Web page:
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The ins and outs of flame retardant fabrics

Fire retardant fabrics are used in everything from IFR Curtain Fabric high-end upholstery to soft furnishings to schoolroom curtains - but what exactly qualifies a fabric as "fire retardant"? Read on to discover what makes a fabric count as flame retardant, how flame resistant fabrics are made and some of the practical matters of owning fire retardant upholstery.Fabric is classified as fire retardant fabric based on, unsurprisingly, the time it takes for the fabric to burn and at what temperatures it does so. Our fabrics undergo rigorous testing in independent laboratories. The fabric is then assessed on a range of criteria to show the strength of the fire retardant properties, so that the end consumer can know exactly what they're investing in.Tests are carried out in laboratories like Labotex for the speed at which the fabrics catch fire, using methods such as a gas burner or gas flame, smoldering cigarette, a small stack of dry wood.



There are also worldwide furniture standards that measure the fire retardant properties of upholstered furniture through testing such. Check out our post  things you need to know about upholstery fabric testing for a read jam-packed with information.Fabric may be naturally fire retardant due to the fiber's innate properties.Polyester is also easy care and durable, whereas fabrics such as wool could shrink after washing  which isn’t something you want happening on your furniture! Besides durability and fire retardancy, our fabrics are just, well, amazingly soft. You need to feel it to believe it. We’re all about that luxurious feel here, combining an easy elegance with a coziness you can feel.While some fabrics can also be treated with a fire retardant chemical that resists heat and helps to extinguishes flames, this is not the way FR-One safeguards our fabrics.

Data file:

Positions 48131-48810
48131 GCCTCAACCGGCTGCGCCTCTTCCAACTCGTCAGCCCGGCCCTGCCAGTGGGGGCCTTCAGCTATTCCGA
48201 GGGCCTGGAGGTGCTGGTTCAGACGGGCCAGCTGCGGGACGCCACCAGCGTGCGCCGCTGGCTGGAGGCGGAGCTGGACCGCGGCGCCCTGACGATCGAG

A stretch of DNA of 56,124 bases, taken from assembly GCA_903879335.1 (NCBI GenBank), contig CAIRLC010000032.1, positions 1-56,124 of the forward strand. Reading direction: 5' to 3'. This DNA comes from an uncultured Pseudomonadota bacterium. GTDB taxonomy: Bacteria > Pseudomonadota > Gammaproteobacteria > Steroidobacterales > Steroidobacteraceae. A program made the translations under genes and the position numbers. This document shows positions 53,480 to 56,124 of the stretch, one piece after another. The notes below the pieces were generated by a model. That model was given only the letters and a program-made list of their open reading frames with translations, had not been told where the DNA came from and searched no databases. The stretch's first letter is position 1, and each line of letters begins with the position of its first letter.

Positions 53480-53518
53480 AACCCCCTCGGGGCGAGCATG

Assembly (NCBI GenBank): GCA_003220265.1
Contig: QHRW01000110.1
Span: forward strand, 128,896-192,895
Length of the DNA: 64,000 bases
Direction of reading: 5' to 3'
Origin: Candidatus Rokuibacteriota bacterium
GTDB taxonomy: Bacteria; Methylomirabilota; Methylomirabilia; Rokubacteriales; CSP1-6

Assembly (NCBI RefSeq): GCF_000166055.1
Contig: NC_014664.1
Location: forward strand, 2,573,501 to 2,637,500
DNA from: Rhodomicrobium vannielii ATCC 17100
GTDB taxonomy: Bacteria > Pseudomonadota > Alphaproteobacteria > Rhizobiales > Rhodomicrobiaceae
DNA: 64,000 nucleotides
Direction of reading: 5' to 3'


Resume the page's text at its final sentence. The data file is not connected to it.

FR-One Fire Retardant fabrics begin by perfecting the fibers with Inherent Fire-Retardant characteristics , a quality that is embedded in the molecular structure of the fiber and will therefore never diminish.The best solution is inherent FR polyester, because it starts us off with a naturally high base level of fire resistance - and then we add the FR-One magic. This guarantees that our fire retardant fabrics look and feel just like natural ones, and that's even before they undergo rigorous testing for high safety standards!Wool is generally considered the most fire retardant natural fiber, as it is difficult to ignite and may extinguish smaller flames on its own.Silk also burns slowly, is difficult to ignite and may self-extinguish under certain circumstances.


Acrylic, polyester and nylon are also all considered fire retardant fabrics, as they catch fire at a much higher temperature than natural fibers.There are three different ways a fabric can be made fire retardant, so we'll start off with the best and most efficient way it's when the FR properties are inherent in the yarn itself.This is what makes FR-One special. We do not apply treatments or finishes to fabrics, nor do we coat our fabrics. There are ways though to make your textiles fire retardant using chemical treatments and finishes, and we'll have a quick look at those below.There are two types of treatment commonly used in fire retardant upholstery.With the coating technique, a fire retardant back-coating is applied to the fabric in question. This stiffens the fabric, making it better for upholstery use. The coating technique is considered less suitable as curtain fabric though, as the drape of the material end up less natural than with other fabric treatments.